Mexico City 2012: 21st Century Council Meets President Felipe Calderon

Nathan Gardels

The 21st Century Council focused mainly on supporting the ongoing initiatives of the Group of 20 – structural economic reforms and improving the international financial architecture – as well as debating ways to strengthen the G20 itself. Meeting in Mexico City at the beginning of May, the council also discussed President Felipe Calderon’s signature issue for the Mexican G20 presidency — green growth – and met with the president to present the council’s recommendations, which were also the basis for a public statement. Meetings with two of the candidates hoping to replace Calderon, and presentations on “Is Democracy Self-Correcting?” and “Jobs, Trade and Technology,” rounded out the three-day meeting.

Agustin Carstens, Mexico’s central bank governor, spoke to the question of improving the international financial architecture, while WTO head Pascal Lamy gave a talk on the current trade situation. 

Raghuram Rajan spoke on domestic paths to global governance, deepening our discussion on a point raised by many members: that global governance needs to find ways to “go local” if international coordination is to blend successfully with national, regional and other non-global loyalties and networks. Arnold Schwarzenegger and Christophe Nuttal both presented on regional and city-to-city networks, while Mario Molina gave an update on the climate change debate.

Paul Martin and Gordon Brown both spoke on the history and prospects of the G20 model, including the possibilities (such as a G20 secretariat) for improved G20 effectiveness. Ernesto Zedillo, who was prevented by last-minute weather shifts from attending, sent a paper on the subject, arguing for a limited macroeconomic mandate and closer G20 coordination with the IMF.

The economic crisis was a constant thread, particularly in the presentations by Larry Summers and Laura Tyson (on demand creation and employment) and Eric Schmidt (on technology), while Ping Chen emphasized that the era of “convergent growth” and U.S.-led globalization is over, to be replaced by “plural growth” and a “scope” rather than “scale” economy. 

Francis Fukuyama, George Yeo, and Eric Li staked out a range of position on democracy. While all saw roles for democratic government of different types and on different scales, none advocated a one-size-fits-all model.

The council met with two of the presidential candidates — Gabriel Quadri de la Torre and the eventual winner, Enrique Pena Nieto – and spent the final morning in a working breakfast with President Calderon at Los Pinos. 

The council’s first informal dinner was at the Four Seasons and focused on political change in the U.S. and China. Later dinners were graciously hosted by Manuel Arango and Carlos Slim.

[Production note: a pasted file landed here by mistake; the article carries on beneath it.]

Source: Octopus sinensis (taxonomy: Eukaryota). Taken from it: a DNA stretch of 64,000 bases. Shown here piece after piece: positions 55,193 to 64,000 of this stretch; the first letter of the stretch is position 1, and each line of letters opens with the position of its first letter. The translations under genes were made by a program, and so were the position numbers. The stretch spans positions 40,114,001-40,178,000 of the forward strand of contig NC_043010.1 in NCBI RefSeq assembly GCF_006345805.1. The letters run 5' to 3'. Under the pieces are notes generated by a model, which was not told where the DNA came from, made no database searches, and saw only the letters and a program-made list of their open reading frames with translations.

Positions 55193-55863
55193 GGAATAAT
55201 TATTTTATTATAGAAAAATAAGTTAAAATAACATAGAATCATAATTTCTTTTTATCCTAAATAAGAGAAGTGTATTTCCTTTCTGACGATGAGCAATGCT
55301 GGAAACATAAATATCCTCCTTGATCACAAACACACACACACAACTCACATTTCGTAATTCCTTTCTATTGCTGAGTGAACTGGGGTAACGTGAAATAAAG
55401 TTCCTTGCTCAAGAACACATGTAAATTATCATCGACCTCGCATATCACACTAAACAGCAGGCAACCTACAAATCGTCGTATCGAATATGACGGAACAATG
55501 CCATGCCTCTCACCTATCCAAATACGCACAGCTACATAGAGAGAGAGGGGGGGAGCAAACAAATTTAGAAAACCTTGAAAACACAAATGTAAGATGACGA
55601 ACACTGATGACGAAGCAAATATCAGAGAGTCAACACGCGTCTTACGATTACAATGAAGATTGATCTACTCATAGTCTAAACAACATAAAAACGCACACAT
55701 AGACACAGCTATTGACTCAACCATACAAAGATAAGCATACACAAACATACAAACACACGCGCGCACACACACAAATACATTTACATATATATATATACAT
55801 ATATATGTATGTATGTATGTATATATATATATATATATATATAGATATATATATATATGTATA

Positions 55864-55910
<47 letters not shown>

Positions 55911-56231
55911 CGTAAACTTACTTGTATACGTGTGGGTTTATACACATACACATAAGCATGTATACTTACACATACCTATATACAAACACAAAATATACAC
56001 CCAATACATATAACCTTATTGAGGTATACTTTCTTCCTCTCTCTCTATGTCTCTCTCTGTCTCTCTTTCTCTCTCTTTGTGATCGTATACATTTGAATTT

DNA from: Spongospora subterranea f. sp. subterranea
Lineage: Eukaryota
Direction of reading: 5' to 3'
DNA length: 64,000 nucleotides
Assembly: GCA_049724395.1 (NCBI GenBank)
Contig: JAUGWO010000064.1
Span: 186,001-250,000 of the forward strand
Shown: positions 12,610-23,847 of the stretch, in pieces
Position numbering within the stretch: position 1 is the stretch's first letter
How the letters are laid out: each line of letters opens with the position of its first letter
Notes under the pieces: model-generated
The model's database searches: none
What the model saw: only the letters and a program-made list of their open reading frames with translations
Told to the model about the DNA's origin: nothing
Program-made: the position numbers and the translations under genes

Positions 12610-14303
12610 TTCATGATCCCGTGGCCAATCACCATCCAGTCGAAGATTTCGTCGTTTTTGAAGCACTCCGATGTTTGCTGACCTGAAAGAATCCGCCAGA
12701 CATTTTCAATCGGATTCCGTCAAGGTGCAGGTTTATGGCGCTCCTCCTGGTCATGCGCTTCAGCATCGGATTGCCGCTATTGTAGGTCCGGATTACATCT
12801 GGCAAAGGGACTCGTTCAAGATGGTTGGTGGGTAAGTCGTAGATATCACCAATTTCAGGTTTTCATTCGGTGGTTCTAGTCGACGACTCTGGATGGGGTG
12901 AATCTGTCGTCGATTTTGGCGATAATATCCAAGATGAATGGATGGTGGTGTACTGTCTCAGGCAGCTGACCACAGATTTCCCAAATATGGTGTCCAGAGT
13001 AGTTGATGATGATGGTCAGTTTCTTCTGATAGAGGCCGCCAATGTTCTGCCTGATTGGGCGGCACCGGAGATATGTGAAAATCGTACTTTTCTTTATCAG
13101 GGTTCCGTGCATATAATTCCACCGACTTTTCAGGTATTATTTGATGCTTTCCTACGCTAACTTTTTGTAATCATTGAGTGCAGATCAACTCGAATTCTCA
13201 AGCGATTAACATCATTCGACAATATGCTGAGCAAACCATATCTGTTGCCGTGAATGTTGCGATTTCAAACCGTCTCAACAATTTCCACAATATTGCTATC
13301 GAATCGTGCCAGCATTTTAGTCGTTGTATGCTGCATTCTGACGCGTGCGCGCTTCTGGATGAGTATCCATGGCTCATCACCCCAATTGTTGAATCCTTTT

The council is now preparing to send a delegation to Moscow to meet with President Vladimir Putin and, separately, to meet in 2013 with the new leadership in China.

composed by Arswain
machine learning consultation by Anna Tskhovrebov
commissioned by the Berggruen Institute
premiered at the Bradbury Building
downtown Los Angeles
april 22, 2022

Human perception of what sounds “beautiful” is necessarily biased and exclusive. If we are to truly expand our hearing apparatus, and thus our notion of beauty, we must not only shed preconceived sonic associations but also invite creative participation from beings non-human and non-living. We must also begin to cede creative control away from ourselves and toward such beings by encouraging them to exercise their own standards of beauty and collaborate with each other.

Movement I: Alarm Call
‘Alarm Call’ is a long-form composition and sound collage that juxtaposes, combines, and manipulates alarm calls from various human, non-human, and non-living beings. Evolutionary biologists understand the alarm call to be an altruistic behavior between species, who, by warning others of danger, place themselves by instinct in a broader system of belonging. The piece poses the question: how might we hear better to broaden and enhance our sense of belonging in the universe? Might we behave more altruistically if we better heed the calls of – and call out to – non-human beings?

Using granular synthesis, biofeedback, and algorithmic modulation, I fold the human alarm call – the siren – into non-human alarm calls, generating novel “inter-being” sonic collaborations with increasing sophistication and complexity. 

Movement II: A.I.-Truism
A synthesizer piece co-written with an AI in the style of Vangelis’s Blade Runner score, to pay homage to the space of the Bradbury Building.

Movement III: Alarmism
A machine learning model “learns” A.I.Truism and recreates Alarm Call, generating an original fusion of the two.

Movement IV: A.I. Call
A machine learning model “learns” Alarm Call and recreates A.I.Truism, generating an original fusion of the two.